Arterial thrombosis

What is arterial thrombosis?

Arterial thrombosis is a condition in which blood clots in an artery. A condition characterized as very dangerous, as it is possible to block the flow of blood to important organs.

Depending on the site of clot formation, arterial thrombosis can cause very serious conditions such as:

  • Infarction – blood flow to the heart is affected;
  • Stroke – a certain part of the brain remains without blood supply;
  • Peripheral arterial disease in which blood flow to the legs is affected.

Who are the people at risk of arterial thrombosis?

Arterial thrombosis is a serious condition that can have serious health consequences and even lead to fatal cases.

Although some risk factors for thrombosis cannot be controlled, there are steps and lifestyle changes that can help reduce the likelihood of developing it.</ em>

Awareness of risk factors is key to taking precautions. In most cases, arterial thrombosis develops as a result of damage to the arteries caused by atherosclerosis.

Atherosclerosis is characterized by the obligatory presence of plaques on the inner walls of the arteries, which contain calcium, cholesterol and other materials.

Over time, these plaques can harden and narrow the lumen of the artery.

When the plaques rupture or burst, it can lead to the formation of a blood clot, which can block the artery and cause serious problems.

People who are at increased risk of arterial thrombosis usually have several characteristics and factors in common.

Excessive fat intake in food can contribute to the accumulation of cholesterol and the formation of plaques in the arteries.

Also, smoking disrupts normal blood circulation and increases the risk of arterial thrombosis by promoting inflammation and increasing blood clotting.

Excessive alcohol intake can also increase the risk of arterial thrombosis by raising blood pressure and causing inflammation in the vascular system.

Overweight and lack of physical activity are also among the factors that can increase the likelihood of arterial thrombosis.

Diabetes, whether type 1 or type 2, is also a significant risk factor for arterial thrombosis.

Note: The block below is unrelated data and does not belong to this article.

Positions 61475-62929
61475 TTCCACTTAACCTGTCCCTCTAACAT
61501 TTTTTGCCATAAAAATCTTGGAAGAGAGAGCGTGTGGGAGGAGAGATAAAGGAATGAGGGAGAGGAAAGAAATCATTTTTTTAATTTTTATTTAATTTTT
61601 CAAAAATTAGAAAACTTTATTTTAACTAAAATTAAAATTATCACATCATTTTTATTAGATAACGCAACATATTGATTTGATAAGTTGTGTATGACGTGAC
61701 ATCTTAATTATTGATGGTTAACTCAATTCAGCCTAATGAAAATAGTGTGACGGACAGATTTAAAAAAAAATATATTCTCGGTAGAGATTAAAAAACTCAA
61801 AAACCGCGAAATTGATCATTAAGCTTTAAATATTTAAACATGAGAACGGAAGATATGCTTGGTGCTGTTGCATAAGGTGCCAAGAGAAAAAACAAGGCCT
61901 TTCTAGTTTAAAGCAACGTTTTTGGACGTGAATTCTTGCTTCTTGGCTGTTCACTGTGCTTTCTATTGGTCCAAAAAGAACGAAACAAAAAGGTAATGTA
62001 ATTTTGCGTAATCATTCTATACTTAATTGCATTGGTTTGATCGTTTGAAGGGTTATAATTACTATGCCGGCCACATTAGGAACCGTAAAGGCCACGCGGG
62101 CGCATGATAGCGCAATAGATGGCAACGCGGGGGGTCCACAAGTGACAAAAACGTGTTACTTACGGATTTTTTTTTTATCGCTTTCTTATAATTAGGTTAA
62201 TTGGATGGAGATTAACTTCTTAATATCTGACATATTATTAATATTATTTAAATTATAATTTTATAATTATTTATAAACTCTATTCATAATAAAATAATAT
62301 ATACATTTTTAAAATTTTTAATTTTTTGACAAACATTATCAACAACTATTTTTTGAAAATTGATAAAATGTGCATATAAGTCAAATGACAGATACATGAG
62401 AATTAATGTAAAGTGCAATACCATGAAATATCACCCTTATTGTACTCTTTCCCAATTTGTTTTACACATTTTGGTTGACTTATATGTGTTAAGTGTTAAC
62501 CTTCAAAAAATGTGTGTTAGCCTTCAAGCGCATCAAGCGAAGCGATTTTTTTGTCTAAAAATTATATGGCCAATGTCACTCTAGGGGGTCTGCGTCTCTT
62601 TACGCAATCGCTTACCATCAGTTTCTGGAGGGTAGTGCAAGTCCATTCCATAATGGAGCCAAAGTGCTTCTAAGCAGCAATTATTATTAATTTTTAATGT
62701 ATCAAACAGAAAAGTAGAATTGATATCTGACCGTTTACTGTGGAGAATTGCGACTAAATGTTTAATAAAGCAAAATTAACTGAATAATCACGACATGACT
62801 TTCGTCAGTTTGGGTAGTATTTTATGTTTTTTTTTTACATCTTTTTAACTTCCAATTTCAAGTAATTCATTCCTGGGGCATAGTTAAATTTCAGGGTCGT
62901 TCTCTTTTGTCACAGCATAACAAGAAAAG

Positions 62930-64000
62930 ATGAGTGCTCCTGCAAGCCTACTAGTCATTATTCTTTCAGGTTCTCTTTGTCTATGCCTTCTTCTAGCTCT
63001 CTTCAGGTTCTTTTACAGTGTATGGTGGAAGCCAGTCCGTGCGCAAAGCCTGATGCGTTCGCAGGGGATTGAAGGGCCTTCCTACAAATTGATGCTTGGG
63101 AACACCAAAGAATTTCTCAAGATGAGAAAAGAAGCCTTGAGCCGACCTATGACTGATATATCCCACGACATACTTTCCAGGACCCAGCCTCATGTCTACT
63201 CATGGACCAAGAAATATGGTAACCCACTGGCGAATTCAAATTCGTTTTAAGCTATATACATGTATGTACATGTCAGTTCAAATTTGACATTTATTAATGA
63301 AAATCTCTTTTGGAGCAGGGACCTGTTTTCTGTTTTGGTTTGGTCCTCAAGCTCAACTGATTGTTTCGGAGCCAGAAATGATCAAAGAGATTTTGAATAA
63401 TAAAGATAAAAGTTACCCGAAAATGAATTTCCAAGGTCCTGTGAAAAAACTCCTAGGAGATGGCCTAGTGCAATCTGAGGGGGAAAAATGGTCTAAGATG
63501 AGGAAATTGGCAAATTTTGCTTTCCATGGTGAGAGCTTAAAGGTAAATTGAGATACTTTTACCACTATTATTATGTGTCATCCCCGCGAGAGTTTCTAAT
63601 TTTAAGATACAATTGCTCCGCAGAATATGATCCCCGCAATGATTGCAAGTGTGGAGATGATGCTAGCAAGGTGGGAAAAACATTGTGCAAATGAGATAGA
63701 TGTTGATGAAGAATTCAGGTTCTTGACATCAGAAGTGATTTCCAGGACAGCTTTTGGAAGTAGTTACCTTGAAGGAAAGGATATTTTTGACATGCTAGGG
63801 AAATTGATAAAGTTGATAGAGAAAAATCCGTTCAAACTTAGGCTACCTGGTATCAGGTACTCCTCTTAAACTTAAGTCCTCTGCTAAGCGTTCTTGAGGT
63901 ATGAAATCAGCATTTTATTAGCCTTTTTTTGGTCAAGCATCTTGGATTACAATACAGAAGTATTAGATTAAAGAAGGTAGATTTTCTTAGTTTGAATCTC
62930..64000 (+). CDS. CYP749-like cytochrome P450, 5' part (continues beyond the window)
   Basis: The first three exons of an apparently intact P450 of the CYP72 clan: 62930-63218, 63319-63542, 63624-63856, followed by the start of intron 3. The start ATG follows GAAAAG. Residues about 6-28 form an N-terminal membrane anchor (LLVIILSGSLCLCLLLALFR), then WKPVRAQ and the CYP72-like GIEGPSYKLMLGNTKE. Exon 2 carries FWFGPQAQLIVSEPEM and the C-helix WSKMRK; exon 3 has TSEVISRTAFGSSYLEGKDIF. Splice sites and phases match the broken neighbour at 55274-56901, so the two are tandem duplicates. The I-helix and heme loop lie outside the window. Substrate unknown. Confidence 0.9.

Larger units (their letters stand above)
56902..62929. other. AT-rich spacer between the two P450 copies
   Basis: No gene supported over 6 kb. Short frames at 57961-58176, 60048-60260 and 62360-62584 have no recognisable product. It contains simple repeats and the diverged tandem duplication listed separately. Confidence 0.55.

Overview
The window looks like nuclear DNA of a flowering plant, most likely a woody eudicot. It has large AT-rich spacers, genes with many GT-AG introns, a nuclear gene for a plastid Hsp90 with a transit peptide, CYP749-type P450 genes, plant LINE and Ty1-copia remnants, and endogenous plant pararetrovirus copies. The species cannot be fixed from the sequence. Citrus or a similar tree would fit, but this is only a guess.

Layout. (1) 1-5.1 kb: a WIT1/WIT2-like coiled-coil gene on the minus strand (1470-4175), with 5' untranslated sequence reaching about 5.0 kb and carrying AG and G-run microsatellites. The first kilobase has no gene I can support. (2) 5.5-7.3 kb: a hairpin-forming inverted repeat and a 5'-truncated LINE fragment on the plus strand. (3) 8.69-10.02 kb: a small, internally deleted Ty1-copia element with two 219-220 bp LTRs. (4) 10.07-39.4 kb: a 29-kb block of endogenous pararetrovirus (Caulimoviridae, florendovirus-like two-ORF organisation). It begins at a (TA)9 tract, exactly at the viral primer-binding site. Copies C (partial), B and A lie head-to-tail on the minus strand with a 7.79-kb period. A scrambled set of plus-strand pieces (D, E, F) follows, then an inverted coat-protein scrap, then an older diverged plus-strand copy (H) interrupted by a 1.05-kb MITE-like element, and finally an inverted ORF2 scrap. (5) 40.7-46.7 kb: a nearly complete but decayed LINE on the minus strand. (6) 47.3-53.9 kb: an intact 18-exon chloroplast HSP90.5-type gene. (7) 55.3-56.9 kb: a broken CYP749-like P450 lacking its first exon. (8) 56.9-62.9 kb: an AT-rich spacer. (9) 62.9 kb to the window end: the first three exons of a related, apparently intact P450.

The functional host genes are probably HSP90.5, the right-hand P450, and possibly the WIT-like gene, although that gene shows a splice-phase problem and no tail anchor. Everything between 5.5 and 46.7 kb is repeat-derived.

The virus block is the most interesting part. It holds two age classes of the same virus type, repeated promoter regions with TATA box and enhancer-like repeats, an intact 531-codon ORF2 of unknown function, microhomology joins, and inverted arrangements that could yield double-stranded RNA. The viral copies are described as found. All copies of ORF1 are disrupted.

Unregulated sugar metabolism can lead to damage to artery walls and promote plaque formation.

High blood pressure and high levels of “bad” cholesterol (LDL) are also associated with an increased risk of arterial thrombosis.

These factors can affect the health of the vascular system and increase the likelihood of blood clots.

As age increases, the risks of arterial thrombosis increase. Older people are more at risk because of the accumulation of age-related changes in the vascular system and the presence of other risk factors that may develop over the years.

Lifestyle changes, including healthy eating, physical activity, smoking cessation and regular health check-ups with a doctor, can greatly help reduce the risk of arterial thrombosis and related cardiovascular disease.

Treatment of Arterial Thrombosis

Arterial thrombosis is treated at the discretion of a medical professional with medication or surgery.

In some cases, treatment with thrombolytic drugs or thrombolytics is prescribed and these are used to dissolve the blood clot and resume blood flow in the artery.

Thrombolytics are, for example, the drugs ateplase and reteplase. Medicines, if they are taken immediately after the heart attack or stroke.

Surgical treatment

Surgery for arterial thrombosis aims to unblock an artery blocked by a thrombus or to redirect blood flow around the site of the clot.

Which of the operations to apply is judged depending on how severe the patient’s condition is and exactly where the blockage is. Surgical interventions are:

  • Placing a stent – a metal hollow tube called a stent is inserted into the blocked artery and placed to widen the artery and prevent future blockage.
  • Bypass – a blood vessel is taken from another part of the body and placed in such a way as to bypass the site of the blood clot.
  • If the blood clot is in the neck it is possible to also required an operation called a carotid endarterectomy. The surgeon makes an incision in the neck area and removes plaque from the artery.

How to reduce the risk of arterial thrombosis?

The risk of thrombosis cannot be completely prevented, but there are ways to be limited:

  • If your ‘bad’ cholesterol is high, you should regularly take medicines such as statins that you have been prescribed.
  • Taking blood thinners blood are also useful such as warfarin or antiplatelet drugs such as low doses of aspirin or clopidogrel.

You will reduce the risk of arterial thrombosis and prevent any cardiovascular disease altogether if:

  • Stop smoking;
  • Limit the daily intake of salt to the levels useful for the human body – about 2 grams per day;
  • Gradually eliminate fatty foods from the menu, especially those with saturated fats;
  • Eat at least an apple a day or other fruits or vegetables;
  • Maintain moderate physical activity for a minimum of 150 minutes per week. You can practice cycling, swimming, jogging or just vigorously clean your home several times a week.

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